It’s recently been reported that charity shops are doing really, really well in Britain at the moment – in fact, more people prefer to buy certain goods from charity shops than online. I’m certainly a huge fan; an awful lot of things on my Pagan altar are charity shop finds.
Unfortunately, not everyone’s a winner in this success story. Because they get tax breaks and incur less purchasing and running costs than commercial retail outlets, small businesses have accused the charity sector of taking over the high street through unfair competition.
My own family used to be one of those small, high street retailers, until we had to close down the shop as it wasn’t making enough money to keep it open (but it’s still continuing online at http://www.spiral.org.uk). So I do have an understanding of the immense difficulties faced by shop proprietors, and a lot of sympathy.
But on the other hand, I think that the rise of the charity shops is a very positive thing overall. Not only do they demonstrate that people want to help others when they spend money, but they’re also prepared to re-use and recycle. People don’t want to buy certain goods brand new from the factory – they’re quite happy to get second-hand items that someone else no longer wants.
This has tremendous environmental benefits – reusing items is far more environmentally sound than creating them from scratch, and what’s more issues surrounding fair trade are partially nullified. Charity shops give people far greater means to readily obtain essential items that are also environmentally and ethically sourced – something that’s rather tricky in today’s Britain. As a Pagan striving to live a life more in tune with nature and existing while “harming none” as per the Rede, I am really grateful to charity shops for giving me this opportunity.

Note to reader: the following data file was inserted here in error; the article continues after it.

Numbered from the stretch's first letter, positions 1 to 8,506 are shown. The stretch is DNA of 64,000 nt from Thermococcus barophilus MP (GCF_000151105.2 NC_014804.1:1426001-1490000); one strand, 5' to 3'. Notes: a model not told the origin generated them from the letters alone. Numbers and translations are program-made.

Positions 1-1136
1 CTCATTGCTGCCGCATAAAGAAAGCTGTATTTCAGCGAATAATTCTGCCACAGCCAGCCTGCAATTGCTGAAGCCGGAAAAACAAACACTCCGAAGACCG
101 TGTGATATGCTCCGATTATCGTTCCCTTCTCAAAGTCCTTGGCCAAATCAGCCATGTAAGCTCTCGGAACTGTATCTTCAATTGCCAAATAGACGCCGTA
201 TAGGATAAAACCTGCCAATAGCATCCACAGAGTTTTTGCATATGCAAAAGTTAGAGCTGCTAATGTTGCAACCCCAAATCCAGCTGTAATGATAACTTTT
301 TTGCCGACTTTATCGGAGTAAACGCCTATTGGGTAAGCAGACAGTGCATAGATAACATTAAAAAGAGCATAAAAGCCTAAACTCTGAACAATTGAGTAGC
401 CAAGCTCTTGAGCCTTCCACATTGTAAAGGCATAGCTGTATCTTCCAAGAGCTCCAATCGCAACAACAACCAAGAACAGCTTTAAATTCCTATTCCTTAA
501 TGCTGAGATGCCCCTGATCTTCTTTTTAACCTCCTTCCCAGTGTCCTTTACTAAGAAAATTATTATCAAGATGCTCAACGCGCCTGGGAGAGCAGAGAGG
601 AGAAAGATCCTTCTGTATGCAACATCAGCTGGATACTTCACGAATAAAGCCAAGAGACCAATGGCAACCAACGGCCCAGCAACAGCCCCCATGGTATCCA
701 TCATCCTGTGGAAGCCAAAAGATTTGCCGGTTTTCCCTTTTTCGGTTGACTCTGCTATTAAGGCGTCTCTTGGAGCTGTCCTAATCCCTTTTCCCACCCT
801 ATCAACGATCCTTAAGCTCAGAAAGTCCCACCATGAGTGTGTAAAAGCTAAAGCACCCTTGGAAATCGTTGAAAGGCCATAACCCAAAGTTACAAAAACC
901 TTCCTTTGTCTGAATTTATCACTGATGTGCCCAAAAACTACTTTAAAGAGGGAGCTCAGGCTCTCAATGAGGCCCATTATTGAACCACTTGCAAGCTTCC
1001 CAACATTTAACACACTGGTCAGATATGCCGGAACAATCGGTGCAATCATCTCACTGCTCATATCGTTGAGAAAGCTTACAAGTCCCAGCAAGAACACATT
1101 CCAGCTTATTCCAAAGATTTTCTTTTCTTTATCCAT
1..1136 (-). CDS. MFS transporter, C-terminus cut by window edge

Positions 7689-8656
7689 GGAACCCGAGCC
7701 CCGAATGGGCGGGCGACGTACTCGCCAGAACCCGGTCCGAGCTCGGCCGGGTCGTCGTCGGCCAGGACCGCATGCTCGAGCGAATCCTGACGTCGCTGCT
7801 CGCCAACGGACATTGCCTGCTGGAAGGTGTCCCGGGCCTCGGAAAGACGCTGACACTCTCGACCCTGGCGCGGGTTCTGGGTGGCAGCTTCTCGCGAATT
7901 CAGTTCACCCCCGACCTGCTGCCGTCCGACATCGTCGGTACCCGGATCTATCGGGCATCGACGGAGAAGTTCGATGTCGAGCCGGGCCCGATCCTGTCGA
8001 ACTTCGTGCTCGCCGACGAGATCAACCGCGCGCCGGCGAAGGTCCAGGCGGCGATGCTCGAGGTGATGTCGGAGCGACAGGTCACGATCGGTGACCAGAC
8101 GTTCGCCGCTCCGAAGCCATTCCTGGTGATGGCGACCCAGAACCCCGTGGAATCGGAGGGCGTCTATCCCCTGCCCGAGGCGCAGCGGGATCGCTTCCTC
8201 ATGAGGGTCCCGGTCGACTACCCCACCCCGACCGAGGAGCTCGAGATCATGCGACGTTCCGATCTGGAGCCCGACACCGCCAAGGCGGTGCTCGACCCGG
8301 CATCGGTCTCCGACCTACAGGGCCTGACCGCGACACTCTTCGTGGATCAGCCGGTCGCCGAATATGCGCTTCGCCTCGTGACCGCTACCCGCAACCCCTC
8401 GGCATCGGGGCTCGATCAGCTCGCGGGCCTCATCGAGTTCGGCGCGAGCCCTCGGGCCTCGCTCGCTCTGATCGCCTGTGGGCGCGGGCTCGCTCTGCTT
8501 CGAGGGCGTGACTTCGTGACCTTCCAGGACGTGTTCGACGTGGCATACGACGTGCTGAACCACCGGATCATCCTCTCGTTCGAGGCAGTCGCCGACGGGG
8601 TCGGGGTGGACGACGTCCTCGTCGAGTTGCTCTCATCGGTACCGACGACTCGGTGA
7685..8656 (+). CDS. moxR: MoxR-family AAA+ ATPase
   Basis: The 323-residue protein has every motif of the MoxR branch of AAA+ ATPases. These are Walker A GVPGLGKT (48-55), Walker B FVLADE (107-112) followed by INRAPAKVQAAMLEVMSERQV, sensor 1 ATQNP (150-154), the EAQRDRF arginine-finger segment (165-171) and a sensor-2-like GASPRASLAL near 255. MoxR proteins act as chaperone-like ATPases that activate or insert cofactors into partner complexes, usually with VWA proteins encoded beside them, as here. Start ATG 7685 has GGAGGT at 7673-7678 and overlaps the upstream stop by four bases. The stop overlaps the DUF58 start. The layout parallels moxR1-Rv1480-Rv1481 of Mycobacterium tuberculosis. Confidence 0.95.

I’m not sure exactly how to solve the problem of struggling independent retailers competing with the charity shop giants. Perhaps charity shops could pledge to sell only genuinely second-hand items (I’ve noticed increasing numbers of charity shops selling brand new items made especially for the shop), or tax breaks given to small, family-owned shops struggling to survive in increasingly corporately-dominated high streets.
But ultimately, it is consumer choice that decides the fate of the high street. And for a variety of reasons, consumers are currently choosing the greener option. Perhaps we are seeing the emergence of a new kind of retail economy, one that relies more on re-selling goods rather than making them from scratch. Indeed, the rise of second-hand retail is not limited to charity shops – there are plenty of commercial operations making money from pre-owned goods, from junk shops to antique boutiques to those selling pre-owned games and movies. For those dreaming of a world where prosperity and the environment can find a way to go hand-in-hand, this is a big encouragement.